consumption, korea

why consumption?

What is so interesting about invoices and receipts? The money is gone and the product or service has been consumed. Except for occasion when they can be used for compiling an expense report to claim the money back.

These pieces of paper, corresponding to entries in the seller’s database, are an evidence of our daily consumer transactions. Same as breathing or thinking, we consume. Our thoughts are preoccupied with what to consume and how to pay for it. It has become natural to us.

In the distant past artists painted mountains, flowers, and animals. These were common things that surrounded them in their everyday life. Still, they found it worthy to take a second look at them, a careful look, representing what they see with a new freshness and amount of detail. But those days are gone. Today we live in a world build by men for men. We spend our days in windowless rooms under artificial lighting and commute in air conditioned cars and busses. Our reality is a reality of concrete, steel, glass and LCD displays. Within this world, we breathe and think, and consume. We have always been consuming, in some way or another. But now, the action takes on a new significance. It is not only a process of feeding and sheltering oneself, but it has become a complex system of justifications that drive the decisions of our lives. Consumption is not anymore an activity, but it is a complex of activities, assumptions, attitudes and beliefs. While urban space has become our second nature, transaction records have become equivalents of the reflection of one’s face in a lake or well. When we look at the supermarket receipt or credit card statement, we can see ourselves. A constructed version of ourselves, not dissimilar to the constructed version of the surrounding environment. In the same way we live in an environment which we did not construct by our own hands, the mirror image we see when we look at our consumption is also not an image constructed by ourselves. What we see is a data set, which comes together as our consumer profile, the alter ego of us living in the marketing database of the supermarket loyalty program, banking corporation or government agency.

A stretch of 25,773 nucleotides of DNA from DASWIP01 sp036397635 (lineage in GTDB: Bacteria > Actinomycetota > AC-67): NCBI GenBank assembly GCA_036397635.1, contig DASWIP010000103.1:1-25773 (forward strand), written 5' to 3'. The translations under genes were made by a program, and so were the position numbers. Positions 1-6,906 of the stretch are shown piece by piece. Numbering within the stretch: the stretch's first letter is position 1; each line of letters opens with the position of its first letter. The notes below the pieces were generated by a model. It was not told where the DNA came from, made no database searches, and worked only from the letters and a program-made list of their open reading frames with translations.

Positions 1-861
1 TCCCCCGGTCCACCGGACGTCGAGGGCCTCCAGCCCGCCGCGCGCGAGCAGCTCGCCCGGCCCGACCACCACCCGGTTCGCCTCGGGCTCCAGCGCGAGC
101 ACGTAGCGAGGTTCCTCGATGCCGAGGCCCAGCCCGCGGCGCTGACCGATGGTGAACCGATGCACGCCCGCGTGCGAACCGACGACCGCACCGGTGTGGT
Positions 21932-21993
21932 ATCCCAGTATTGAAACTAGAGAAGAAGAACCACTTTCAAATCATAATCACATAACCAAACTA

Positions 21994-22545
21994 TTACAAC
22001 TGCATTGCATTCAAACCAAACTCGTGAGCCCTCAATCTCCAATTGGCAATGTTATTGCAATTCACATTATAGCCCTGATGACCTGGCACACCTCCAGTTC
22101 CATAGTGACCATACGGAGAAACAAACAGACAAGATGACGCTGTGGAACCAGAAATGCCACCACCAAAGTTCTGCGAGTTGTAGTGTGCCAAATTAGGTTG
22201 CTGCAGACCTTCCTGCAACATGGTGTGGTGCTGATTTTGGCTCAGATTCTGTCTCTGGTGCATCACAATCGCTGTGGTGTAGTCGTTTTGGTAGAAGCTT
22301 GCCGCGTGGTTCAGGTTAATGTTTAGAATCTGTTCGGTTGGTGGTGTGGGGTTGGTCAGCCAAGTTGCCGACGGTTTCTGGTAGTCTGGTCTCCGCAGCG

From the big data perspective, a receipt is a portrait, it is a decision profile – one between billions of others. I decided to observe this portrait in detail. What will I see? What will others see? I reproduce and draw the content of the receipts in order to portray a piece of our world, which is here, but which often just slips through our hands. It is a part of our new nature now as much as mountains and rivers are.


Consumption, Korea has been created during my stay in Korea and therefore uses Korean language as on the original receipts. The handwriting executed with an ink brush in a language I don’t understand (which thus actually means it is hand drawing) adds additional significance to the act of writing itself. Same as one learns to draw natural phenomena by reproducing what one thinks s/he sees, I learn to draw the script by copying of the similar yet not same succession of consumption records. The recording of records thus reaches beyond a reflection one’s self as it is here and now (a kind of self-portrait) and actually transforms the self into something else, relating the alienated self to its surroundings.